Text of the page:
You may probably find some very fancy definitions on the internet but because we are talking about Construction Industry it’s always better to simplify things and be practical.
We can simply describe it as a Report which outlines:
· what went wrong (this is the “nonconformity”),
· why it went wrong (Root Cause) and
· what can we do in order to avoid that from happening again (corrective action).
As simple as that!
So, what can go wrong in a Construction Project?
But let’s try to make a list of what can go wrong (from a “quality point of view” only) in a construction site/project:
1. Something was not built as per the approved Design Drawings or it’s not within the tolerances specified in the design drawings
2. The approved methodology (Method Statement) was not followed during the construction
3. The approved Inspection and Test Plan (ITP) was not followed
4. Any other approved documentation was not followed (Quality Procedures, instruction from the Client etc)
5. A different material than the approved one was used on site
6. A test on a material or anywhere else failed
7. A Design failure
8. There is no available documentation to cover an activity (Method Statements, Design Drawings, ITPs, Risk Assessments etc) or the existing documents do not describe the activity sufficiently
and the list can go on and on according to the specific contractual requirements, applicable standards or legislation.
2 main categories of NCRs in a Construction Site:
An NCR (nonconformity Report) is a nightmare for everyone in the construction industry (eventhough it shouldn’t be…).
It’s a nightmare for the guys on site because their work is being judged and they probably have to spend time (and money…) to rework or repair.
It’s a nightmare for the commercial guys of a Project because an NCR might lead to significant claims and compensation events sooner or later.
It’s a nightmare for the Designers who have to assess a nonconforming situation and spend time on investigating the case.
And finally…it’s a nightmare for the Quality Professionals on site who have to keep a balance between Client’s representatives requests and the progress of the works.
Closing an NCR on site could be extremely easy and quick or it could be extremely difficult and time wasting for many people.
The main categories of NCRs in a construction Project are:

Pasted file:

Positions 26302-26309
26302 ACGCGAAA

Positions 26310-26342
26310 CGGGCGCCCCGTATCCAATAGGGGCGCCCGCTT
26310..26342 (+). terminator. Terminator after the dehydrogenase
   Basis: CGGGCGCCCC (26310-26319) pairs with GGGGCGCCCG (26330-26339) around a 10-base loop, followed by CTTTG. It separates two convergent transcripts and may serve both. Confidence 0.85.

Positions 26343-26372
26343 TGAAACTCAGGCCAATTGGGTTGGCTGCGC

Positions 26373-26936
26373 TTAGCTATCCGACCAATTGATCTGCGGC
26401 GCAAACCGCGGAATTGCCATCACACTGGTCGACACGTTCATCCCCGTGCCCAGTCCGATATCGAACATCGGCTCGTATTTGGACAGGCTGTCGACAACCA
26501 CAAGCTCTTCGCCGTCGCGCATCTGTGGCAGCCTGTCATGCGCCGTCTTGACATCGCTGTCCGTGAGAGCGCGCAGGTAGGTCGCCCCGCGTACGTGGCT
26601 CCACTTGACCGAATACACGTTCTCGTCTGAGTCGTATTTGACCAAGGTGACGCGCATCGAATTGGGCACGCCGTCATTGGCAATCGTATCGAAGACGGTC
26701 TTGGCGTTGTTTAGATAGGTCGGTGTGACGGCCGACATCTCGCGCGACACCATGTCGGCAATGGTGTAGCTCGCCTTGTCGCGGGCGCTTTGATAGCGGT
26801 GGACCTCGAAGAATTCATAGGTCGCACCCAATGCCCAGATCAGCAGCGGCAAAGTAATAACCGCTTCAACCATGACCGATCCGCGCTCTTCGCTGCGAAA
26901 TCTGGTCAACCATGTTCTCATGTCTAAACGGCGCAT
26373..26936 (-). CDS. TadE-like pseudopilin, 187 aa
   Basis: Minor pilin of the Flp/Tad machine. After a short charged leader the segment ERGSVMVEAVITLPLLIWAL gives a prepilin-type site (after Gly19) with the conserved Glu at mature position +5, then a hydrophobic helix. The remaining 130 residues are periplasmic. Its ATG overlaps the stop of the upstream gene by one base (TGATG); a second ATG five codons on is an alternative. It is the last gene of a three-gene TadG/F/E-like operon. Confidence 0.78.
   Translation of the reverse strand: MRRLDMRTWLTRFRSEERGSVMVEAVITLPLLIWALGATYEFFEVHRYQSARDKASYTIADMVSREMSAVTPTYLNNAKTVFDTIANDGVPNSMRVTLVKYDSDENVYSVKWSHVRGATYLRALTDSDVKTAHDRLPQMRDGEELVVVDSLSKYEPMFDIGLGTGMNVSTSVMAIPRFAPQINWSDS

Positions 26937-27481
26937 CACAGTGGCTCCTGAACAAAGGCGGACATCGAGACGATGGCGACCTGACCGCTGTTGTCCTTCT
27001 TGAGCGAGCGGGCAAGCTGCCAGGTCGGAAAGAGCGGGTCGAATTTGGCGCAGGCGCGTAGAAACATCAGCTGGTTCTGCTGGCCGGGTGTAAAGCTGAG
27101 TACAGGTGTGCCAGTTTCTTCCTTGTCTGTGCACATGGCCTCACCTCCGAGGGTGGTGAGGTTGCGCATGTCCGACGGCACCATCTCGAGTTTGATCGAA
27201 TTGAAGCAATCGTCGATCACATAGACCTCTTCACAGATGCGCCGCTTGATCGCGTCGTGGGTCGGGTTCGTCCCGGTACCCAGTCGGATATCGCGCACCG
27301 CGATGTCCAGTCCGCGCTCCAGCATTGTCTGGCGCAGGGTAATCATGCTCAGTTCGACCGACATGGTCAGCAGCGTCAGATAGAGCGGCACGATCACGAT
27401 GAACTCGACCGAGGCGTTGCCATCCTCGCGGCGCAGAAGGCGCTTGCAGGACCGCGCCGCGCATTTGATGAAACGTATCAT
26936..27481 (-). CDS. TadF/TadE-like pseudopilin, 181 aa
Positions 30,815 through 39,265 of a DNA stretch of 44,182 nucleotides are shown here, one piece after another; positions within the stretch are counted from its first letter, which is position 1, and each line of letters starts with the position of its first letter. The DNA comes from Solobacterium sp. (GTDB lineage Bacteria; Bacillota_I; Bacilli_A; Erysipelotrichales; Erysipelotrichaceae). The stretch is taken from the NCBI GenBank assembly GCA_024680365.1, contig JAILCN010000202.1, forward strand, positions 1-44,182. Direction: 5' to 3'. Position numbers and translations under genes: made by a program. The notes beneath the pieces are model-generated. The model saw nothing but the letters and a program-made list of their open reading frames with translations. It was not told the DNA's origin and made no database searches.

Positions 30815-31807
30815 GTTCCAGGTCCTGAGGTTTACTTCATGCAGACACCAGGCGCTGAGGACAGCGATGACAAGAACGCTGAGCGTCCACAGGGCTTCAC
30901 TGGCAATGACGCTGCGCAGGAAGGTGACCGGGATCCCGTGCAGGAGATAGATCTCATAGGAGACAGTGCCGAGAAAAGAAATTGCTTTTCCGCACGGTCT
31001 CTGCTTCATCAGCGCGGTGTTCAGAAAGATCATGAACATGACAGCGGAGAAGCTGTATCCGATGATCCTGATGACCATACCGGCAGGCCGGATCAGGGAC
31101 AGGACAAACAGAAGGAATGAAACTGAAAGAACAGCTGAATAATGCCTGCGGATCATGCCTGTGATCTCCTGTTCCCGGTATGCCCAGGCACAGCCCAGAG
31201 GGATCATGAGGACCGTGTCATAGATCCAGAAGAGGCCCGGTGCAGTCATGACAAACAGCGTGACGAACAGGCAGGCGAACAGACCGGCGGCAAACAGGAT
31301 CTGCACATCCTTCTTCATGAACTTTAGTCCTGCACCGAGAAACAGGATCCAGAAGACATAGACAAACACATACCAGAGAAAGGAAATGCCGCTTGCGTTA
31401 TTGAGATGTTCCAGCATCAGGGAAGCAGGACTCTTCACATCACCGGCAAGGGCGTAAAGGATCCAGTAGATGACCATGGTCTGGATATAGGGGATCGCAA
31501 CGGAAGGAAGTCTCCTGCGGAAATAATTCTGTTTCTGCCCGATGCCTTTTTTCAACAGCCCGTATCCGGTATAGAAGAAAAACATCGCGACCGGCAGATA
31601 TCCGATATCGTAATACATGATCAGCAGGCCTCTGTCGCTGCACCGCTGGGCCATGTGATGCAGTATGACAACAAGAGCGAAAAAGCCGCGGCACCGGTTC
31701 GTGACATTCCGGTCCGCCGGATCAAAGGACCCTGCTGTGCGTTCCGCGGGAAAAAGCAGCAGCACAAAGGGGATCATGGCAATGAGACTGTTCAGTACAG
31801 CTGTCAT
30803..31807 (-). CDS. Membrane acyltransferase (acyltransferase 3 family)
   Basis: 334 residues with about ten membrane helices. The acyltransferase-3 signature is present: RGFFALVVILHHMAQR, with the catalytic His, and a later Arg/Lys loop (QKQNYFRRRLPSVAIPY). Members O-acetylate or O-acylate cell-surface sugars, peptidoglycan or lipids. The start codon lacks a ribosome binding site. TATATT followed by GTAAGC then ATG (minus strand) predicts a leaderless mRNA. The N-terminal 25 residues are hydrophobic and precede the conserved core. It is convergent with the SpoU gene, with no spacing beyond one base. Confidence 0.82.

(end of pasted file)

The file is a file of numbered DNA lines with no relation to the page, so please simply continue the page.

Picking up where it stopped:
1. Use As-is.
3. Demolish and rework
You may probably find other diferent fancy terms depending on the project and the system but the meaning (and use) is more or less the same.
In reality these terms could easily be explained as follows:
Use As-is: “Ok…we messed it up but there is nothing we can do to correct it. So, we have to accept that fact somehow, ensure that it is acceptable by our Client and move on, ensuring that it’s not gonna happen again”
Repair: “We messed it up but we found the way to repair it and bring it to an acceptable level. The repairs will be inspected and accepted in order for the NCR to get closed.”
Demolish and rework: “We cannot leave it as it is or we cannot repair it at all. The faulty structure/item has to be demolished/removed and reworked before we move on. The new structure/item will be inspected for closure of that NCR.
These categories are pretty obvious on what they actually mean on site.
But we should categorize the NCRs a bit differently:
1. NCRs that are easy and quick to close (approx. 20%):
· The NCR refers only to an entity directly related to the person who identifies the NCR (colleague, same company, same shift etc). The corrective action or the correction is applied easily and quickly on site with mutual understanding between both parties. Good job….happy days!
· The NCR is blocking the next phase of the works and it has to be closed very quickly. Everyone needs to move on in the project and they give their best in order to close it quickly. Good job….happy days!
· The NCR is identified by the Client (or Client’s representatives) and it is communicated to the Contractor through a formal letter or other way of communication. However, this doesn’t mean that the NCR can easily be closed but in general it makes things move a little faster on site because it’s mainly the only case where the Senior management might get involved in the whole process.
2. NCRs that are difficult or it takes too long to be closed (80%):
· The NCR requires the Designer’s opinion in order to be closed. For some reason, the NCRs on site are not considered to be a responsibility of the Designer . In my opinion, it should be clearly stated in any Design Contract that deviations from the Design that consist of an NCR have to be reviewed by the Designer. However, whenever the opinion of the Designer is considered critical for the closure of an NCR it might take weeks or even months for the site to get a reply. The reason? Giving opinions to NCRs is considered as an additional task by the Designer (and to be honest it is). Who wants to do extra job because of someone else’s faults? Nobody…
· The NCR is raised against a party that is not directly related to the person or entity that raised it. This is usually applicable to NCRs that are raised to Subcontractors. The only way to close them out quickly is to link NCRs with payments. It works 110%…
· The NCR is linked with a Third Party : utilities company, ministry or other public authority. Their opinion is usually needed to close some NCRs that affect their assets. But they are slow…
NCRs follow-up and closure in a construction project can be a quite adventurous and time consuming task.
That is why all the people on site should understand the concept behind raising and closing an NCR. There shouldn’t be any blame culture or “it’s not my fault” attitude.